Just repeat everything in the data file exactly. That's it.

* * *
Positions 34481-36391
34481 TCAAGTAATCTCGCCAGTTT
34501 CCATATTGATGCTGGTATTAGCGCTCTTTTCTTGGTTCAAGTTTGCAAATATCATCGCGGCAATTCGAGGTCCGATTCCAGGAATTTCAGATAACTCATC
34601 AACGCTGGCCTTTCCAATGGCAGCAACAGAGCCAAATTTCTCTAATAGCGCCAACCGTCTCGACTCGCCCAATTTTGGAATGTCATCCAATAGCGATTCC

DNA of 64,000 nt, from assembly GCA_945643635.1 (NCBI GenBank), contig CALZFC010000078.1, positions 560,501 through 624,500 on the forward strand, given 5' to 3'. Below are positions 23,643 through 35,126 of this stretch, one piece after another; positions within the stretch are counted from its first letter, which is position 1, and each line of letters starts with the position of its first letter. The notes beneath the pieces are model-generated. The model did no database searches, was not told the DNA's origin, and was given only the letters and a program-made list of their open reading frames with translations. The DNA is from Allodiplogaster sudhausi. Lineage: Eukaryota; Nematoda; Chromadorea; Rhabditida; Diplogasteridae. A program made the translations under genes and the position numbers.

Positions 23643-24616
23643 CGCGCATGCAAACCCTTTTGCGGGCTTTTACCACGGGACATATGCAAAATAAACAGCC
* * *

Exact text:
Positions 34481-36391
34481 TCAAGTAATCTCGCCAGTTT
34501 CCATATTGATGCTGGTATTAGCGCTCTTTTCTTGGTTCAAGTTTGCAAATATCATCGCGGCAATTCGAGGTCCGATTCCAGGAATTTCAGATAACTCATC
34601 AACGCTGGCCTTTCCAATGGCAGCAACAGAGCCAAATTTCTCTAATAGCGCCAACCGTCTCGACTCGCCCAATTTTGGAATGTCATCCAATAGCGATTCC

DNA of 64,000 nt, from assembly GCA_945643635.1 (NCBI GenBank), contig CALZFC010000078.1, positions 560,501 through 624,500 on the forward strand, given 5' to 3'. Below are positions 23,643 through 35,126 of this stretch, one piece after another; positions within the stretch are counted from its first letter, which is position 1, and each line of letters starts with the position of its first letter. The notes beneath the pieces are model-generated. The model did no database searches, was not told the DNA's origin, and was given only the letters and a program-made list of their open reading frames with translations. The DNA is from Allodiplogaster sudhausi. Lineage: Eukaryota; Nematoda; Chromadorea; Rhabditida; Diplogasteridae. A program made the translations under genes and the position numbers.

Positions 23643-24616
23643 CGCGCATGCAAACCCTTTTGCGGGCTTTTACCACGGGACATATGCAAAATAAACAGCC